Many often ask why I jump [from medium to medium]. A lot of artists stick to one medium for their entire career. I want to try a lot of different things. Learning a new medium inspires me.
“Mr. Furry Pants” (seen at top) was for a show called “Birds n’ Bees”, I didn’t know that “birds n’ bees” is an euphemism for sex. I was getting very frustrated painting birds late at night. After ruining many canvases, I gave up and made whatever I wanted. I carved and stamped the ‘f’ word reflecting my frustration. I really liked the resulting painting afterwards.
“In Bruges I” was painted right after my trip to Bruges. I always wanted to go to Bruges, ever since I saw that city in the movie Daughters of Darkness. Later, watching another movie set in the city, In Bruges, I had to visit the city. I often travel alone (not by choice… sniff). Bruges, the beautiful Gothic city becomes empty after 5 o’clock when all the museums close. I was strolling the city alone, eating Belgian fries, feeling a little lonely. I sold this painting for a very low price during my desperate times, and I regret selling it.
“Ambidexterity” was actually a third reiteration. It started as a dream. In my dream, I said I want to be ambidextrous. A girl with severed wrists appeared and told me, “Cut off your right hand, and you’ll use your left hand more.” I woke up and made a sketch. Then painted on a 9X11” paper. The third reiteration is on a life-size paper. I plan to do a series featuring her. It reminds me of the Bluebeard folktale.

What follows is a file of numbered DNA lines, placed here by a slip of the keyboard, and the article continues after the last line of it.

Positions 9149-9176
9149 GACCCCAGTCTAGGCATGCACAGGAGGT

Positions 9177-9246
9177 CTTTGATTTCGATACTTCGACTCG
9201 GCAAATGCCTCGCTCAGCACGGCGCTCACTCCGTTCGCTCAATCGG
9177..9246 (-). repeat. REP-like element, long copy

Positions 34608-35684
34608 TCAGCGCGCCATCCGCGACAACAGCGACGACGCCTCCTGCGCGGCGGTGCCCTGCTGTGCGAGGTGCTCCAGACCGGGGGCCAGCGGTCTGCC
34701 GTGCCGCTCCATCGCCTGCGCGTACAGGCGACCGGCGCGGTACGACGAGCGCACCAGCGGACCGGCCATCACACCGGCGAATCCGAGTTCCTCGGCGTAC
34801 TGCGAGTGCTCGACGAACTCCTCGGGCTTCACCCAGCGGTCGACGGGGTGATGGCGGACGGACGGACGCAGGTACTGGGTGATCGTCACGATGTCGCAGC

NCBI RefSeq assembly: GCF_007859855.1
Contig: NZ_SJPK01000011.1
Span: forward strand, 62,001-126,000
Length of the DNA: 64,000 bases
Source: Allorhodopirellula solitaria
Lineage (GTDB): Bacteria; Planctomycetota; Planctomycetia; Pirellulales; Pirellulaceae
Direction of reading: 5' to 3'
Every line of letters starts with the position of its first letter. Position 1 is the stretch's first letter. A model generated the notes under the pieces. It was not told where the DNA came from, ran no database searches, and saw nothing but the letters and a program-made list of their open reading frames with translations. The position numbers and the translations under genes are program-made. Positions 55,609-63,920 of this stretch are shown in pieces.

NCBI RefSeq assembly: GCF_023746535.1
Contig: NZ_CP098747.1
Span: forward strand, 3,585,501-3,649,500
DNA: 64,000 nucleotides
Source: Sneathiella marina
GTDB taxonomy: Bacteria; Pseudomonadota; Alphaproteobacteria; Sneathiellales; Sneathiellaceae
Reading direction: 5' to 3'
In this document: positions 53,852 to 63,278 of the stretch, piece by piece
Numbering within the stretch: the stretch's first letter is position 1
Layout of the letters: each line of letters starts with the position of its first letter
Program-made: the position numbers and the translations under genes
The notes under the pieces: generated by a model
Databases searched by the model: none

The Girl in the Attic is a very powerful comic. Could you talk about the process of writing and creating that?
I’m grateful that you found it powerful. It actually happened to me and I grew up often worrying about that girl in the attic. When I was in Sheridan College, my wonderful teacher, Blair Drawson gave us an assignment: look at the mirror and tell yourself everyday, “Among many things, I am a writer”. That simple exercise gave me a confidence to write my own stories. I started to show my dark stories that I haven’t told anyone. I think stories that are closest to your heart is the most engaging.
How would you describe the current state of women working in comics? It seems things are far from a gender balance but, especially with the rise of graphic novels in recent years, more notable women writers/artists are gaining mainstream exposure.
It is a hard for me to comment on the mainstream comic industry because I do not know how things work in the mainstream publishing world. After being rejected from all the publishers, I print my own comics. However, I doubt it’s due to the gender inequality. I think it’s because of the rough nature of my comic brushing work and some of the flaws in the writing. I think there are fewer women in mainstream graphic novels because there are fewer women creating comics. We should all create more work and work harder.
Why do you think there are fewer women creating comics?
I find that it’s just in North America. I grew up in a culture that’s a bit different in the comic world. I think it’s like a vicious cycle because not many women are creating comics, not many comics are made for women and because women don’t read comics in North America they don’t create comics. My experience in Korea… we have a market for girl comics and I find that this is less so in North America (though most of these “girl comics” were not building strong independent female characters. Most them were sappy Cinderella-like stories. However, growing up with reading comics inspire many girls to create comics).